Parshah Questions
(Sources are provided to help the reader research answers) moed (meeting tent)? (Rashi, Ramban, and Ibn Ezra to Vayikra 8:2-4)

R’ Meir Lipschitz

 Why is it significant that Hashem commanded Moshe to gather the whole nation to the ohel  Did the Kohanim, Aharon and his sons, really not leave the entrance of the ohel moed
(meeting tent) for a full seven days? (Ramban, Ibn Ezra, Chizkuni, and Netziv to Vayikra 8:32-35)

 Why is the term ”‫ “צו‬used at the beginning of the parshah, instead of the more common

terms ”‫ “דבר‬or ”‫?“אמר‬ (Rashi, Ramban, Baal Haturim, Alshich, Chizkuni, Kli Yakar, Malbim, Netziv, Gur Aryeh, Shaarei Aharon, Ohr HaChaim, and Oznaim L’Torah to Vayikra 6:2, and Torat Kohanim 1:1) (Rashi Vayikra 7:12)

 For children: Who brings a korban todah, and why?

Thanksgiving in Nissan
The baker’s favorite korban, the Korban Todah, is featured in this week’s parshah. The Todah thanks G -d for a miracle and is a variety of the celebratory Korban Shelamim, but it is unique in that one brings forty loaves of bread, which must be eaten in a shorter time period, along with an animal. ‫וזֹאת ּתוֹרת, זֶ בַ ח הַ שלָמים, אֲ שר יַק ִריב, לַד. אם‬ ִ ְּׁ ֶ ִ ְּׁ ַ ‫עַ ל-ּתוֹדה, יַק ִריבֶ ּנּו--וְּׁ הק ִריב עַ ל-זֶ בַ ח הַ ּתוֹדה‬ ָ ְּׁ ִ ְּׁ ָ ‫חַ ּלוֹת מַ ּצוֹת בְּׁ לּוֹלת בַ שמֶ ן, ּורקיקי מַ ּצוֹת משֺ חים‬ ִ ְּׁ ֵ ִ ְּׁ ֶ -‫בַ שמֶ ן; וְּׁ סלֶת מֺ ְּׁרבֶ כֶת, חַ ֹּלת בְּׁ לּוֹלת בַ שמֶ ן. עַ ל‬ ָ ֹ ָ ‫חַ ֹּלת לֶחֶ ם חָ מֵ ץ, יַק ִריב ק ְּׁרבָ נו, עַ ל-זֶ בַ ח, ּתוֹדת‬ ַ ֹ ָ ְּׁ ,‫שלָמָ יו. ... ּובְּׁ שר, זֶ בַ ח ּתוֹדת שלָמָ יו--בְּׁ יוֹם ק ְּׁרבָ נו‬ ֹ ָ ְּׁ ַ ַ ְּׁ .‫יֵָאכֵל: ֹלא-יּנִיחַ ממֶ ּנּו, עַ ד-בֹקר‬ ֶ ִ ַ 7) asked: Why does the korban todah require forty loaves, to be consumed in only one day’s time, while the other varieties of shelamim require only ten loaves, which may be consumed in two days? There should be more time, not less, to consume the extra loaves!

R’ Meir Lipschitz bringing a korban, this person sanctifies the name of G-d. This is reflected in the modern day halachah of creating a seudat hodaah, a meal of thanks; we invite guests to partake of a festive meal in which we recount the miracle that was performed for us. We may extend this idea to the opening line of the maggid section of the Pesach Seder, when we proclaim, “This is the bread of affliction that our forefathers ate in the land of Egypt. Whoever is hungry, let him come and eat! Whoever is needy, let him come and celebrate Pesach!” Our retelling of the story of our miraculous salvation from Egypt begins with an open invitation for any and all to come join us. In this the Seder is the ultimate seudat hodaah; we recount and relive the story of the Exodus, and we invite guests—both family and friends—to join us to properly thank HaShem for all that He has done.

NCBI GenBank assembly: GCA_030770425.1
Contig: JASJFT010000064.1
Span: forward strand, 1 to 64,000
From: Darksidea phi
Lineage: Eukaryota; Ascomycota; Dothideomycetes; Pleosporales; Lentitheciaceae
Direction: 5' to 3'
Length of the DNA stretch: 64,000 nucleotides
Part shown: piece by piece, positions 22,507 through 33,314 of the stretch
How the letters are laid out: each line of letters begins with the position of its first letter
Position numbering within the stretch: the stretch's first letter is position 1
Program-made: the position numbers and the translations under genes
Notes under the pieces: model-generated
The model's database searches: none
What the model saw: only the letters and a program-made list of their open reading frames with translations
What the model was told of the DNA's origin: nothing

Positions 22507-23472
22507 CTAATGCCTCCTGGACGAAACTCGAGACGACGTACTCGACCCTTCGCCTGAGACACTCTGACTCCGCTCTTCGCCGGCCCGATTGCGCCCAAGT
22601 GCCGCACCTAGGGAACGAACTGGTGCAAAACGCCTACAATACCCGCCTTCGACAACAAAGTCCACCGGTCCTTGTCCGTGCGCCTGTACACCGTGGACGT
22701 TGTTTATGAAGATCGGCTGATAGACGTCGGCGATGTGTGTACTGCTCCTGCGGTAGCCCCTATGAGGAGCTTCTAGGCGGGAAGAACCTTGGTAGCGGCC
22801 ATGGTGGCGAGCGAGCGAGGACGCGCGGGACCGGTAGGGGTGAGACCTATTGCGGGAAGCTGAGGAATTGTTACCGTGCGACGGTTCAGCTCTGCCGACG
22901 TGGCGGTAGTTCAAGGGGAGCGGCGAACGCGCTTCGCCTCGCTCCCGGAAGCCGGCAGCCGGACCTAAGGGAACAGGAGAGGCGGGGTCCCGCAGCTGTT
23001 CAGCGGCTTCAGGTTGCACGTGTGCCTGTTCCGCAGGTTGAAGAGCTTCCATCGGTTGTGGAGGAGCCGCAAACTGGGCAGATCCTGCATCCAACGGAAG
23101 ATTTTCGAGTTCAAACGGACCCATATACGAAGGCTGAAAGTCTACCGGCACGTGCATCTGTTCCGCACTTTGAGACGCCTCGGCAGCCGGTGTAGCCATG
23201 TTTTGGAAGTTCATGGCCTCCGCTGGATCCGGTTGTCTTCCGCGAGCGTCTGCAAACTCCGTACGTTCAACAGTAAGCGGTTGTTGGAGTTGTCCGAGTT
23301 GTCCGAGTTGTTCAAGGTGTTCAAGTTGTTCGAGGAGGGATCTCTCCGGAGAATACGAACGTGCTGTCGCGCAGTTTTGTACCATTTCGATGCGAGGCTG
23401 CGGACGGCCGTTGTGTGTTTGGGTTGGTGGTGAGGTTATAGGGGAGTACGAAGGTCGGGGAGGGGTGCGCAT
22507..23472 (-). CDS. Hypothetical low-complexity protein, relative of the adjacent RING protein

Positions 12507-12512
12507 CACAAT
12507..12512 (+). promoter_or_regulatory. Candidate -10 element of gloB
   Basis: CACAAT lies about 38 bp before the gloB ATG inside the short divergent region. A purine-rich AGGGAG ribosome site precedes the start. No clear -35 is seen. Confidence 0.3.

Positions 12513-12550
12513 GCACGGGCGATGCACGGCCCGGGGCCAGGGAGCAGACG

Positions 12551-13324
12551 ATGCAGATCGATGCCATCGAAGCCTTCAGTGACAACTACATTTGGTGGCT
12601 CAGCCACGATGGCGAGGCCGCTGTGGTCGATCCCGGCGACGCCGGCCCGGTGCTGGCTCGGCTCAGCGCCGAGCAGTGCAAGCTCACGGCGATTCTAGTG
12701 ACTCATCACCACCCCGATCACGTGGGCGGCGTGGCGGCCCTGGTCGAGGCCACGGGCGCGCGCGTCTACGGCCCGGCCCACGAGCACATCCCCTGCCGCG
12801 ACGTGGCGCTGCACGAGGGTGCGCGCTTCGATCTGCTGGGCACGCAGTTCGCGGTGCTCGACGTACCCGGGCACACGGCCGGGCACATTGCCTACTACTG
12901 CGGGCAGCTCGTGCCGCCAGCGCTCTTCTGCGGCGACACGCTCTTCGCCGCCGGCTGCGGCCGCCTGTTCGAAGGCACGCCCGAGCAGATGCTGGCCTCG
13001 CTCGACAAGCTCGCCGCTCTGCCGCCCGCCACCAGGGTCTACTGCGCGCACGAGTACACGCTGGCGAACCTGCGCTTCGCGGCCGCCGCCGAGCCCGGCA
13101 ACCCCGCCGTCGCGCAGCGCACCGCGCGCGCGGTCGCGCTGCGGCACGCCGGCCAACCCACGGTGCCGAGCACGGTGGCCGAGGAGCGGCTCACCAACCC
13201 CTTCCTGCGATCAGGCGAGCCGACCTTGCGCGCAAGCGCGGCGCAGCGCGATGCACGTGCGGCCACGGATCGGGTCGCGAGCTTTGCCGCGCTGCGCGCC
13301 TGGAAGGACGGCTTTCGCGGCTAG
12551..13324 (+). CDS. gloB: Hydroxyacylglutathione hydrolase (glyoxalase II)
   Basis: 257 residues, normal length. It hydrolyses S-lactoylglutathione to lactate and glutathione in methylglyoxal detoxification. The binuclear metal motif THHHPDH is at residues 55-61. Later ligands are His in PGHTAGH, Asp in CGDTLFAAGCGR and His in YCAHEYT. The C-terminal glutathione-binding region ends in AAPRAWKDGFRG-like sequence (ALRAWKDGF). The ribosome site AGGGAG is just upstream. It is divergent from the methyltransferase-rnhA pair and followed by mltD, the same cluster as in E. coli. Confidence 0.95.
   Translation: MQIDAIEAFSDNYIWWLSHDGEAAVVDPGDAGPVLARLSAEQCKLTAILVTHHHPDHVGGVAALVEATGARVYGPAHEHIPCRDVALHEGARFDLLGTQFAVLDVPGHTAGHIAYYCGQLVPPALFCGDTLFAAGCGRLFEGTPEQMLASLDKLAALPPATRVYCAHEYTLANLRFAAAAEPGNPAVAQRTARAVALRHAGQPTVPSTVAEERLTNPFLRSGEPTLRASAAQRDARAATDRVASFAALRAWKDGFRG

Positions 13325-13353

The Netziv’s answer offers us a lesson in thanksgiving: A person who needs to consume more food in less time will be forced to invite guests to share in his meal of gratitude. Through this large group, the miracle will be publicized and the name of Gd will be glorified. This is the model This is the law of the feast peace- for thanksgiving: Invite people to join offering that one will offer to HaShem. in a seudah, and relate the wondrous If he shall offer it for a thanksgiving- deeds performed on your behalf. offering, he shall offer with the feast thanksgiving-offering unleavened The Netziv expanded on this theme in loaves mixed with oil, unleavened his other commentary on chumash, wafers smeared with oil, and loaves of the Herchev Davar. Commenting on scalded fine flour mixed with oil. With the repetitive, confusing, and loaves of leavened bread shall he possibly contradictory language of bring his offering, with his feast Tehillim 116:17-19, he suggested that thanksgiving peace-offering…. And there are two distinct parts to a the flesh of his feast thanksgiving korban: the animal being sacrificed, peace-offering must be eaten on the and the accompanying meal. By day of its offering; he shall not leave gathering people together at a lavish any of it until morning. meal of thanksgiving to celebrate his